Friday 10 February 2017

Last Logs and First Fixes

The Pulmonaria in the woods start into flower
A nice, compact, portable, user friendly, post today as we are in that quiet time between all the excitement of recent posts, and the burst of activity which is Spring. I have done a bit of planting in the tunnel and we have been buying seeds but the main (outdoor) garden is developing an "Elephant in the Room" status. It is THE BIG JOB this year. Fighting back into control of the 25*100 foot patch of ridged soil which I shamefully lost control of in 2016. I keep looking at it but the frosty weather, the rain and today's bitter wintry showers have so far stopped me getting the knee pads on and making a start.

The last bit of black spruce from the 2016
felling project, finally gets dragged out of
the woods and sliced up. 
If I feel bad about that, then I have been doing some bits outside lately to balance the books. I broke out the chain saw today and went round finishing off some jobs that had been on the list for a while too long. The last piece of black spruce trunk left from the 2016 'trees-on-the-lawn' felling project finally got dragged out of the woods and sliced up. Various fallen branches which had been lying in the sheep field and used as scratching posts and 'mineral' nibbles (sheep will nibble tree bark and twiggy bits when grass is not sufficiently nutritious) were chopped up so that they can be barrowed home as logs.

An elder and its neighbour growing from our boundary
bank at 45º were starting to impede our progress round to
the tunnel. (Base stump arrowed)
There were also a few branches stashed under the log store that needed dealing with - the bits were too long to go into the range (16" maximum) and the last of the "telegraph pole" sections and some big gnarly bits which needed splitting (too big diameter).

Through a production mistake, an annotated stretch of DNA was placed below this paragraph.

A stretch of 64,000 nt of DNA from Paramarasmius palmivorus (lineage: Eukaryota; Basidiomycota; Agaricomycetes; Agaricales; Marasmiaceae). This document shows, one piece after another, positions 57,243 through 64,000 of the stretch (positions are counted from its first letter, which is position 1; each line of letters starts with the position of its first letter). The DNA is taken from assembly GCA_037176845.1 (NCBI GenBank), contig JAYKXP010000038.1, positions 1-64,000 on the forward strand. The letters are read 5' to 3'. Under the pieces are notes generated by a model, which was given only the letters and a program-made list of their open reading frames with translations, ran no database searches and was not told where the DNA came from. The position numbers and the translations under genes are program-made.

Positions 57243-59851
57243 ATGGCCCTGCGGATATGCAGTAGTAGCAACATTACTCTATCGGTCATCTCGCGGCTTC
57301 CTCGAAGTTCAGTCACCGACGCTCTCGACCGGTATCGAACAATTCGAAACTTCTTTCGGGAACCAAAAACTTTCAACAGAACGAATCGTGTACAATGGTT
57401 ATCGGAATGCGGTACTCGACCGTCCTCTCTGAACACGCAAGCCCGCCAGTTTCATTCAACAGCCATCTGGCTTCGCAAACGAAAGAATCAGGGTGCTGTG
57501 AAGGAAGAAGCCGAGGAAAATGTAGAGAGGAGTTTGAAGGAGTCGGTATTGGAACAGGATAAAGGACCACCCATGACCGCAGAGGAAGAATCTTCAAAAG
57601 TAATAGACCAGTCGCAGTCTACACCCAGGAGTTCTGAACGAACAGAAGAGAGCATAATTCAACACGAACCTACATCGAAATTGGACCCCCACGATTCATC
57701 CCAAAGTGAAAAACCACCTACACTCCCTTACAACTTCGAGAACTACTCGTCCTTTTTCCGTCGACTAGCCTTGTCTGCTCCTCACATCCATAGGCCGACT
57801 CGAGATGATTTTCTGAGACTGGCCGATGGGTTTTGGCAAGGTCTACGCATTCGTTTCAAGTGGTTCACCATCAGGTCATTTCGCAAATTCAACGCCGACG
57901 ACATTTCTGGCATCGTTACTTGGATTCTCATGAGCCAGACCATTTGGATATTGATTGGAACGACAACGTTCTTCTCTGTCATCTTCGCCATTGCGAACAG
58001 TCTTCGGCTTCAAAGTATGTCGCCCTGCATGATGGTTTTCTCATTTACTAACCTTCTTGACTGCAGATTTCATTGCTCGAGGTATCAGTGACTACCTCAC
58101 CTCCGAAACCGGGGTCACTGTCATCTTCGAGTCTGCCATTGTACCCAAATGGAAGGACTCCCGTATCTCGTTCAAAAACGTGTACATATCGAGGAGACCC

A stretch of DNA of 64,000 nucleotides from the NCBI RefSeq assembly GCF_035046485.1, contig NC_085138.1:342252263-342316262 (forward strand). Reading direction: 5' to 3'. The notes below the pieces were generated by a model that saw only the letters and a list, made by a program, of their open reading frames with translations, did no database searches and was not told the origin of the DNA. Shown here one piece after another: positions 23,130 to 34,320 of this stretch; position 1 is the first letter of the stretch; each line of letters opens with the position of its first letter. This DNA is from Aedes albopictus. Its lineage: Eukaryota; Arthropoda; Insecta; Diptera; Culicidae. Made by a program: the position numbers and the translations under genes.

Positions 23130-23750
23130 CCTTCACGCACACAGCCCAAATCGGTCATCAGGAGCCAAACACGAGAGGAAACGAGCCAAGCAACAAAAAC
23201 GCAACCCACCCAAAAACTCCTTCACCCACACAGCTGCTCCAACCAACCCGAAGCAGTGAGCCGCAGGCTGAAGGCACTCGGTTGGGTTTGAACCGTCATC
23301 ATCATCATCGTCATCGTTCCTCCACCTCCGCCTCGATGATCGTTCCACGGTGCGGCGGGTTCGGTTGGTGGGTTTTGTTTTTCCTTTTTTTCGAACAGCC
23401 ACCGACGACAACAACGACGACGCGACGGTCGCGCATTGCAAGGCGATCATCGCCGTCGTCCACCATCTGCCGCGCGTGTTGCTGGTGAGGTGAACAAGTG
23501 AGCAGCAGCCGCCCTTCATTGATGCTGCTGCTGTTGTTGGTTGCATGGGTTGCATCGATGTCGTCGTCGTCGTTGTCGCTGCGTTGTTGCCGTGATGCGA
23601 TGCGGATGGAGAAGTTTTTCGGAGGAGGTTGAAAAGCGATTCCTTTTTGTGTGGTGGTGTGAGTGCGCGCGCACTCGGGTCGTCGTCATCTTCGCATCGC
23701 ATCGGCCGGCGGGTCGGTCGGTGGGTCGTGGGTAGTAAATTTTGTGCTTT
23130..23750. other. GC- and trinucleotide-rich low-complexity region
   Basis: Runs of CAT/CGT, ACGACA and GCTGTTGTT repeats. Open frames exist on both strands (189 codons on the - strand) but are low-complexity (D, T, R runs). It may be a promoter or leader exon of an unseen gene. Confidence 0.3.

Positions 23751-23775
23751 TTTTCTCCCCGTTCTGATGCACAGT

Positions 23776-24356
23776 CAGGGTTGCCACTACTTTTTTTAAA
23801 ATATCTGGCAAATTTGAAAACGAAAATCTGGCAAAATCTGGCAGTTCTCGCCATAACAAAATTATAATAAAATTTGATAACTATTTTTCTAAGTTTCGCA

The dogs enjoying their daily off-lead time
Finally there were a couple of big, overgrown elders in the hedge by the poly-tunnel which had grown out of the bank at 45º. Each year they delight us with flowers and berries at easy-pick heights BUT they had begun to impede the progress of anyone walking dogs round the 'estate' or trying to get to the tunnel. I took these 'lads' down foot by foot and generated another useful stack of barrow-able logs, all be it elder is not that good a species for firewood.

Kitchen electrics 'first-fix'
The only other news is that we had our new 'Sparks' round to first-fix the electrics in the kitchen. It's not a massive job - we only need a light in the ceiling and a couple of double sockets with the new worktop. Only the latter bit gave the guy pause for a while - the plan had been to run a spur off a Sitting Room socket by drilling through the back of that socket to emerge in the kitchen.

When our original Sparks tried this he had the modern 'SDS' drill but had to buy a 1m long bit to get through our 50 cm walls at a 30º upward angle - he was installing 'carriage lights' out front. Conferring with this guy we decided that rather than buy another bit, we would take our spur from the old kitchen and 'chase' it through at one end of the new. This is now done and K-Dub and I can now proceed with the slabbing etc.

One of the marmalades makes short work of a chunk of
roast chicken pelvis. 
That is pretty much it. If you are feeling deprived (ha!) and in need of more 'Care Brothers' waffle, then let me point you at the blog of my younger bro', Mark. If my version of the retirement dream was to buy the 'farm' and keep livestock, then his was definitely to travel the world. He is a keen writer about these missions and packs his 'travelogue' posts with plenty of lovely photo's of the places he and his good lady have visited.

Most recently they have done a 4-weeker in New Zealand in which they drew heavily on the advice of a 'consultant/guide' for the itinerary. They went pretty much EVERYwhere and did lots of different things, so they have a wealth of pictures - scenery, cities, restaurants and food, a cathedral hit by the recent earthquake, dolphins. albatrosses and sea lions, 4 x 4 driving on dirt roads over the mountains, kayaking, even dropping in on 'Hastings' the town named after our own birthplace. The highlight for me, though was when they managed to do a light-aircraft "Sky Safari" over a superbly beautiful range of snow-capped, glacier-iced 'alps' on what must have been the blue-est sky clear conditions you could only dream about.

Go take a look at . Nice one Mark!

1 comment:

Care Towers said...

Still catching up on the printing for Mum, and reading up along the way... so I've just caught up with this one and the 'recommendation' and link - for which many thanks! glad you've enjoyed the story, obviously, but it'll be interesting to see if new readership arrives...